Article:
DATE2016-06-02 10:01:58
AUTHORSIphigenia Keramitsoglou (1), Chris T. Kiranoudis (1,2), Panagiotis Sismanidis (1,2), Antonis Analitis (3), Klea Katsouyanni (3)
  1. Institute For Astronomy, Astrophysics, Space Applications And Remote Sensing, National Observatory Of Athens Athens (Greece)
  2. School Of Chemical Engineering, National Technical University Of Athens Athens (Greece)
  3. Department Of Hygiene, Epidemiology And Medical Statistics, Medical School, National And Kapodistrian University Of Athens Athens (Greece)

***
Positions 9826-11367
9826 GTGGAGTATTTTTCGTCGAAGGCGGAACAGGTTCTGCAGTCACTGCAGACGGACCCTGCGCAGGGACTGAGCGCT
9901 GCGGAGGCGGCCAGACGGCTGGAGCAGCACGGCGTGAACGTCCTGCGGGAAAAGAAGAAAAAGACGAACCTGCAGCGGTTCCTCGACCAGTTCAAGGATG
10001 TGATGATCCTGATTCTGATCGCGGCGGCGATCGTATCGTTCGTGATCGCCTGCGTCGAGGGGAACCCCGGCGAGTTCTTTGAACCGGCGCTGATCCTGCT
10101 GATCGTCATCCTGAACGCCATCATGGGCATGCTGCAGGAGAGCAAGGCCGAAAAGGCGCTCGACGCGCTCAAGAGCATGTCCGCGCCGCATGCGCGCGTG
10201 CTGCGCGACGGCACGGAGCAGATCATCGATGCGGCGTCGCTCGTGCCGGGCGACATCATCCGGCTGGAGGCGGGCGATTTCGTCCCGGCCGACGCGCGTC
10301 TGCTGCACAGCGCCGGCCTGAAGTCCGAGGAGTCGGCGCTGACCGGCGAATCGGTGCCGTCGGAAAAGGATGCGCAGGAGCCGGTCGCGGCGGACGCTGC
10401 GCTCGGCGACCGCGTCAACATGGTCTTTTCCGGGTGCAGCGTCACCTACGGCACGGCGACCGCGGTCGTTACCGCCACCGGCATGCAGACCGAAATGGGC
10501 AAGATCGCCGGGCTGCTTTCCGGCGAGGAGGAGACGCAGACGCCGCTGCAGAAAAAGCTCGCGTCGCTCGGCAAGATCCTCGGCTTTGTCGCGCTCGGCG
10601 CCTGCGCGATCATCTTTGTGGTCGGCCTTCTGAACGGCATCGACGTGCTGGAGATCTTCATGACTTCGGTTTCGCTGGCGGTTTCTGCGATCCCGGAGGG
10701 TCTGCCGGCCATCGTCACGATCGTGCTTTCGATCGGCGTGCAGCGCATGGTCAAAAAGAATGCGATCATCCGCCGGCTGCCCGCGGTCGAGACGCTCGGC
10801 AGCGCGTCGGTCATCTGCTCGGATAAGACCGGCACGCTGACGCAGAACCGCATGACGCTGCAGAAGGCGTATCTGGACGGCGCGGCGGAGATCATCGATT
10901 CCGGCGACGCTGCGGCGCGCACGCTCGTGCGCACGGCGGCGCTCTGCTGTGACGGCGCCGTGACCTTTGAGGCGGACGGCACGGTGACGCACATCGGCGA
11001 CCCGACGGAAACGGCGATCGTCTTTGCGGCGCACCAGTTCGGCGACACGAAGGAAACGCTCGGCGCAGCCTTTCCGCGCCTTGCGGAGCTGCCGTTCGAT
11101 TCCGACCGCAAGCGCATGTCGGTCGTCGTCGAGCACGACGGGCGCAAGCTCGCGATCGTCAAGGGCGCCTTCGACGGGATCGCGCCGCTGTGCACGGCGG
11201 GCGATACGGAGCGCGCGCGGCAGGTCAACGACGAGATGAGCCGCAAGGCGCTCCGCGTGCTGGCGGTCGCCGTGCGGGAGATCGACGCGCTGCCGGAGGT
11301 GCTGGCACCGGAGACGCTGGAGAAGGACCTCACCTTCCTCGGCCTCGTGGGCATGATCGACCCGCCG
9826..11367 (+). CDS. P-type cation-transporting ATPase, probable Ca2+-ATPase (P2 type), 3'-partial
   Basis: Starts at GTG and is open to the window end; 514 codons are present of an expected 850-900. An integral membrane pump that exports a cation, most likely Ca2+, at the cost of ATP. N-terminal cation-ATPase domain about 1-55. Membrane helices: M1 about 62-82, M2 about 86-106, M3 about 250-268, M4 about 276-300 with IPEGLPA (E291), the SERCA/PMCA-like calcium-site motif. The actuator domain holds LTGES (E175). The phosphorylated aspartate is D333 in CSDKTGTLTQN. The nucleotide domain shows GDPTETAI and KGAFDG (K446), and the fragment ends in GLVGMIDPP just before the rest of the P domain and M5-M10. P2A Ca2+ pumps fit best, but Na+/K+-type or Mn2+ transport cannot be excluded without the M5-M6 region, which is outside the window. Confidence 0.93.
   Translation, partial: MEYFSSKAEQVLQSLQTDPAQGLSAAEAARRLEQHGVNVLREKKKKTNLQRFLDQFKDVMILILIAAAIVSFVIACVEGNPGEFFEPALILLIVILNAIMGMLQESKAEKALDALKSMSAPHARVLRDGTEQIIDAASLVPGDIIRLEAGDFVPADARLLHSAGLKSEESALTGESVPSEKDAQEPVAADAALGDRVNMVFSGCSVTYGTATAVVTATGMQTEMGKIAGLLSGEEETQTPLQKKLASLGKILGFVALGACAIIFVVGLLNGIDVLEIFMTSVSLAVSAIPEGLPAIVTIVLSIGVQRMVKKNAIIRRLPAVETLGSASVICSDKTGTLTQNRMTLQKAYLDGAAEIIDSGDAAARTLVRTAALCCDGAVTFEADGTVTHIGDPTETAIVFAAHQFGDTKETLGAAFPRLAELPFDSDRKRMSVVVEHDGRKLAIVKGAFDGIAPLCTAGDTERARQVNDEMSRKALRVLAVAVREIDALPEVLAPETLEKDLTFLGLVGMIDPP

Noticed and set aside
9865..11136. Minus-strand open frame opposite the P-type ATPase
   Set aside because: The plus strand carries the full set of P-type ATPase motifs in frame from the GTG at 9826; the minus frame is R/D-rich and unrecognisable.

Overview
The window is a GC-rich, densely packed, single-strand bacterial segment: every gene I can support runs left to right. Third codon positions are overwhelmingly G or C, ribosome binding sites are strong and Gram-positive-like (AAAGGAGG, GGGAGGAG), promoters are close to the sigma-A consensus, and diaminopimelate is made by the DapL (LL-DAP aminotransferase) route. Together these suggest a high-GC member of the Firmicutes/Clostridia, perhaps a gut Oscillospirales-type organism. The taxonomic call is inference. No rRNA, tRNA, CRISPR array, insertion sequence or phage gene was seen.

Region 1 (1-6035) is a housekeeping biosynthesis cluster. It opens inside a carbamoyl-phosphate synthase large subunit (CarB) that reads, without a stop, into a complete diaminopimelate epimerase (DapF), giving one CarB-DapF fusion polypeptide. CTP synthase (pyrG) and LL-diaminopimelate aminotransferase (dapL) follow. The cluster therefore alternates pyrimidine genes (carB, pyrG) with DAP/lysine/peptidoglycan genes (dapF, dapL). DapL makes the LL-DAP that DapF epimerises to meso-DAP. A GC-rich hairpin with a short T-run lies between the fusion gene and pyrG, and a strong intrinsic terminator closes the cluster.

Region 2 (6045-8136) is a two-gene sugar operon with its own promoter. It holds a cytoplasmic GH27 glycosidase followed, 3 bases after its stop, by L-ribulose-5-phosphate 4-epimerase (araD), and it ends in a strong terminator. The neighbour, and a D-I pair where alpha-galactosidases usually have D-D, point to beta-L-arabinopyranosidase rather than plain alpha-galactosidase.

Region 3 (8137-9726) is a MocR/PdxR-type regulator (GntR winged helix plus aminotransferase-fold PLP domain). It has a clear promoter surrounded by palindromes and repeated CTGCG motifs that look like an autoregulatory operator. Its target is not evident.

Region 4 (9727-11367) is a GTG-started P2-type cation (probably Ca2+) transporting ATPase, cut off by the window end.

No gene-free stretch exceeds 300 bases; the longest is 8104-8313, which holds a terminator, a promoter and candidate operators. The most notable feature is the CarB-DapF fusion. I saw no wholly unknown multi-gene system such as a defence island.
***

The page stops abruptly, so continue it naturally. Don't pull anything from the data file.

ABSTRACTToday cities host more than 50% of the world population and exhibit a distinct thermal environment that is much warmer than natural lands. These two facts make inhabitants of cities especially vulnerable to extreme hot-weather effects, the most adverse of which is the significant increase in human morbidity and mortality. The effects of excess heat are probably not happening homogeneously within a city but depend on many location-specific characteristics such as land cover/land use, building conditions, and population characteristics (distribution, age, health conditions, mobility & poverty) and their assessment requires spatially detailed urban temperature data. At the moment however, such data are not available because most cities operate sparse, irregular weather station networks that cannot provide a complete picture of the urban thermal environment. This is an important issue which prohibits the identification of the vulnerable urban hotspots and induces exposure measurement errors. A way to overcome this problem is through the innovative use of thermal Earth Observation (EO). Specifically two recent advancement of EO technologies, namely the spatial enhancement of frequently acquired geostationary data and the estimation of air temperature (TA) from remotely sensed land surface temperatures (LST), can provide the basis for the development of spatially and temporally detailed urban temperature datasets. Our team has implemented a service that uses these two technologies in conjunction with EO data from MSG2-SEVIRI so as to provide gapless 1km/5 min LST and TA data for 16 European & N. African cities. These data are produced in real-time and are used for the estimation of a number of higher-value products relevant to the monitoring of the urban thermal environment, e.g. heatwave hazard and thermal discomfort maps, and the development of relevant services. One service that we have developed in the context of the European Commission’s Humanitarian Aid and Civil Protections Directorate-General’ (DG-ECHO) TREASURE project is a mobile phone application that provides the user with information about his/her location-specific personalized temperature-related health risk. The calculation of the personal risk is based on epidemiological evidence of the temperature-health association and takes into account personal characteristics that modify this relationship. This application will become freely available after its validation during summer 2016 in Athens (GR).